The Early Days of the Comic Book Multiverse
In the beginning, there was a universe populated by ordinary humans, and a smattering of superpowered mystery men and women. Actually, each comic book company had its own universe with super-powered persons, but they never bothered each other. For the creators and characters at DC Comics (aka National Periodicals) and their associated publisher, All-American Comics, all was well for a little over a decade, as they went so far as to have several of their characters form up into a team, called the Justice Society of America.
Justice Society of America
By 1950, interest in superhero comics had dropped sharply, enough so that DC had canceled most of their superhero books. For a few character, their final year or two of appearances was solely in All-Star Comics, as members of the Justice Society, which ended in 1951. Batman, Superman, Wonder Woman, Aquaman and Green Arrow were among the few that continued to appear. After a break of four years, a new wave of heroes started to appear. J’onn J’onzz, the Martian Manhunter, appeared in the pages of Detective Comics in 1955. The following year, after starting out with tales of firefighters and explorers, DC’s Showcase comic book anthology started featuring new superhero characters in short try-outs. Some of these were existing characters, some were new creations, but the first superhero featured in Showcase set the stage for a new era of superheros. Issue number 4 of Showcase featured a “new” hero called “The Flash.” The catch was, DC had already published the adventures of the Flash for nearly 10 years, throughout the 1940’s. The original was a college student (later scientist) named Jay Garrick who gained his speed from the fumes of “hard water.” This new Flash, complete with a sleek new costume, was a police forensic scientist named Barry Allen, who was struck by lightening while standing in front of shelves full of chemicals. Not really a big deal. Aside from a few enthusiastic fans who frequently wrote to DC, who would remember the older Flash, right?
Golden Age & Silver Age Flash
Then, they did it again. Almost 2 years later, Showcase featured a new Green Lantern. Instead of the tall, blonde radio broadcaster in a garish red, green, yellow and purple costume who got his power from a magical lantern, this upstart was brown-haired and swarthy, a test pilot in a skin-tight green and black uniform of the intergalactic police corps from which he received his power ring. And not a year later, a new Atom appeared, one who could actually shrink down to the size of an atom, rather than simply being a small man packing a big punch.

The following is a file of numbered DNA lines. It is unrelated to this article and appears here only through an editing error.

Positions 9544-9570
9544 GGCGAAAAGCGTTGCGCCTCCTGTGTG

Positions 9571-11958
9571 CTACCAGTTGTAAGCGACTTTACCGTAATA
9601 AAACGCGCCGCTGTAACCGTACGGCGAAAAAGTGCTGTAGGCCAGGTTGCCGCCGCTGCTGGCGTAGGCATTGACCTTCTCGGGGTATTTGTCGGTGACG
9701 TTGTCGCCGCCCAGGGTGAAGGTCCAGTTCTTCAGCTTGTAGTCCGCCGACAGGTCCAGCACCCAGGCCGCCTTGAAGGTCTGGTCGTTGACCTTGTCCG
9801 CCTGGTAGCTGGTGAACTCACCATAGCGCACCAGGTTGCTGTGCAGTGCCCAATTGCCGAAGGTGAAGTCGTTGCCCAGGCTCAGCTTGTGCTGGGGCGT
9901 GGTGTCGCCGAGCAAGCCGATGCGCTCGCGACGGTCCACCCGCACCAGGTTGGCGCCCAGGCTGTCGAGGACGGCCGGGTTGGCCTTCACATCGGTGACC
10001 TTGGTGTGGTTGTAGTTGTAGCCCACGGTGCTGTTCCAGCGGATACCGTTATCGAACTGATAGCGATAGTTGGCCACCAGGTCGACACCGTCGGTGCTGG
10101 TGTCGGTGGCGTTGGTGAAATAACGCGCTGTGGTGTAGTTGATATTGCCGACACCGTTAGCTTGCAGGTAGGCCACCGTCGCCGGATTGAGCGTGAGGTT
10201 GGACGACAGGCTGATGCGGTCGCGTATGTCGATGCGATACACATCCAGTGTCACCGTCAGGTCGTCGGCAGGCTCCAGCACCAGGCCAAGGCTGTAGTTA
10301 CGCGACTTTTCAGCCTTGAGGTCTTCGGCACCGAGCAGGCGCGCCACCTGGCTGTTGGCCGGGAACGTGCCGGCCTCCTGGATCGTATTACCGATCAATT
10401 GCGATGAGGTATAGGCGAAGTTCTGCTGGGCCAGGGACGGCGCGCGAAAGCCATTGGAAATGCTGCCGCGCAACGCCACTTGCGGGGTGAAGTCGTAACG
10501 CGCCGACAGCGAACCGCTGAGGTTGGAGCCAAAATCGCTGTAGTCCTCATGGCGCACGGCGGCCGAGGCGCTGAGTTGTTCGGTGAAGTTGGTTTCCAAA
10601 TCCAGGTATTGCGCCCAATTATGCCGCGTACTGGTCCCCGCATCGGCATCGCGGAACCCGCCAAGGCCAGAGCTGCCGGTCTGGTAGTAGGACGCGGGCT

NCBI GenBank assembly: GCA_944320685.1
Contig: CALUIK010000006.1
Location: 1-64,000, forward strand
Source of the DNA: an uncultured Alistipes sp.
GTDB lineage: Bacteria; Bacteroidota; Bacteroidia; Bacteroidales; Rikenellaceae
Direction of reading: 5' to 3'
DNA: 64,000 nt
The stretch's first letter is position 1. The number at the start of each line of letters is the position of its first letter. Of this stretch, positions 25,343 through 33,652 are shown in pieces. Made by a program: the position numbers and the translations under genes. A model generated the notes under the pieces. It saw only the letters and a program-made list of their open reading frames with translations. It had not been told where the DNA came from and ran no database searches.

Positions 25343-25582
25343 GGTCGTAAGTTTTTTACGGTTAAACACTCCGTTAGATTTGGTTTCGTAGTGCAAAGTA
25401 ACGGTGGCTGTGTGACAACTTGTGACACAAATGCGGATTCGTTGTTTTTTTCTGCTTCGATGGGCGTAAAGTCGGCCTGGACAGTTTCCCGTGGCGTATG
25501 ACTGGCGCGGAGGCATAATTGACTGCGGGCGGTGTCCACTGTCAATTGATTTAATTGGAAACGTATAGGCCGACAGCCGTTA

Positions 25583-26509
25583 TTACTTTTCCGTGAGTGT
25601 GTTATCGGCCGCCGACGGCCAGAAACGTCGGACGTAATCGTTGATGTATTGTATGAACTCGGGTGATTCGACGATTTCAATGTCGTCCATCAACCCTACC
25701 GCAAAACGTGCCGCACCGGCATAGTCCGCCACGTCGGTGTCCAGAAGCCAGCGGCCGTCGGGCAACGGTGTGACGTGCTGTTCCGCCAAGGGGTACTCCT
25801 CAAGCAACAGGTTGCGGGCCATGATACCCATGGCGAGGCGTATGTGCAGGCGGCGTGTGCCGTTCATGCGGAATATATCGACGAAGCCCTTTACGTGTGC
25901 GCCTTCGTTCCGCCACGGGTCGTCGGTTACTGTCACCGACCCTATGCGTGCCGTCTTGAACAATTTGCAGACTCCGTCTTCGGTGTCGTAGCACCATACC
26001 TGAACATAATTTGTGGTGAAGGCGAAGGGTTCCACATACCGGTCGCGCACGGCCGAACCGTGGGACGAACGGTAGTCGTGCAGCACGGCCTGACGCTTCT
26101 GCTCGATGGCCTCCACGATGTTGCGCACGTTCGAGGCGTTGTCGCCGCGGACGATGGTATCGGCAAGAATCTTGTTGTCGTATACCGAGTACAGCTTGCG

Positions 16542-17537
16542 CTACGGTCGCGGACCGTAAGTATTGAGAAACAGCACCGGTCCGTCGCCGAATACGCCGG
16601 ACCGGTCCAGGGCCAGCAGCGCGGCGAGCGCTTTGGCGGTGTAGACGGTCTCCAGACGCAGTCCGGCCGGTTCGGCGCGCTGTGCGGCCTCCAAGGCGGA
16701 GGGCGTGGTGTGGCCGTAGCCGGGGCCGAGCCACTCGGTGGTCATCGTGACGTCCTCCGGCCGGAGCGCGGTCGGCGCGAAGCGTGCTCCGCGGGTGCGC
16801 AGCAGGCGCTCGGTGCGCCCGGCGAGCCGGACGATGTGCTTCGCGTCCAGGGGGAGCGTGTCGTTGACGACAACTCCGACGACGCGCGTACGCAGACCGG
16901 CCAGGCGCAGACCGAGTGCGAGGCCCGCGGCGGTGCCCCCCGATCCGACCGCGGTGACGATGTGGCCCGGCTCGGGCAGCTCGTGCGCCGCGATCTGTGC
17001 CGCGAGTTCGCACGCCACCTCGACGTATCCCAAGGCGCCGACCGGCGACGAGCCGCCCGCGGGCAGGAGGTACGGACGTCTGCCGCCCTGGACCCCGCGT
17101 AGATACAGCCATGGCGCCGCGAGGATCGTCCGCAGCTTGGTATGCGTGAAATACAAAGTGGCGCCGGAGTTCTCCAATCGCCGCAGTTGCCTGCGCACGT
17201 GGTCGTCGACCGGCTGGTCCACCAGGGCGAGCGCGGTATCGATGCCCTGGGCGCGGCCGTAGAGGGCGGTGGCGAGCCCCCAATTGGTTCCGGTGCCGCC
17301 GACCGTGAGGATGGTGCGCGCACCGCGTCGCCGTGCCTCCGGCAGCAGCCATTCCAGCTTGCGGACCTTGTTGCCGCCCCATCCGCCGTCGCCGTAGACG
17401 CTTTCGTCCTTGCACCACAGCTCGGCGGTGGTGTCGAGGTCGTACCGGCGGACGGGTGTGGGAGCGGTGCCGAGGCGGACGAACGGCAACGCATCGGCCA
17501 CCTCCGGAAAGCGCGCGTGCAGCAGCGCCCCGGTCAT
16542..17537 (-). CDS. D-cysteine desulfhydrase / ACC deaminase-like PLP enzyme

These new heroes were popular. They went on to star in their own books. And in 1960, t the Flash and Green Lantern joined forces with the Martian Manhunter, Batman, Superman, Wonder Woman and Aquaman to form a new super team, the Justice League of America. The Silver Age of comic book superheroes was in full swing. Most of the audience for comic books by this time, being relatively young, had no idea there had been earlier characters named Flash, Green Lantern and Atom.
The Justice League of America
Julius Schwartz and Gardner Fox Toss a Monkey Wrench
Then, in a 1961 issue of The Flash, something strange happened. Within the story, the modern-day Flash (Barry Allen) found himself in a parallel world, in which lived a now-retired hero called the Flash, whose real name was Jay Garrick. In this story, it was revealed the Barry Allen had, as a child, read comic books featuring the first Flash. Ignoring the creepy aspects of having your whole life published in a comic book on another world, the ramifications of this revelation were huge. All of those “forgotten” comic book stories from the 1940’s could actually have happened! DC’s editorial staff was apparently caught off-guard by the popularity of this concept. The letters column (that’s how comic fans expressed themselves before the Internet) was filled with requests for more about this older Flash.
When Worlds Collide
It took nearly a year for a follow-up story to appear, and another year after that for other members of the older hero community to appear. In a 1963 issue of the Flash, the Justice Society of America appeared for the first time in 12 years. Two months later, they joined up with the younger Justice League of America for the first of what would become an annual event – a summer crossover story featuring the two teams. These stories would continue for 22 years, and would introduce several new alternate universes to form what would come to be known as the “multiverse.” It allowed for an easy explanation of conflicting stories, something that was becoming a problem in the 1960s as comicbook readers were becoming more sophisticated, and started to demand consistency and continuity in their stories.
A Tale of Two Teams
However, there were a few problems with this concept. Coming up soon: Just How Old Are Batman, Superman and Wonder Woman?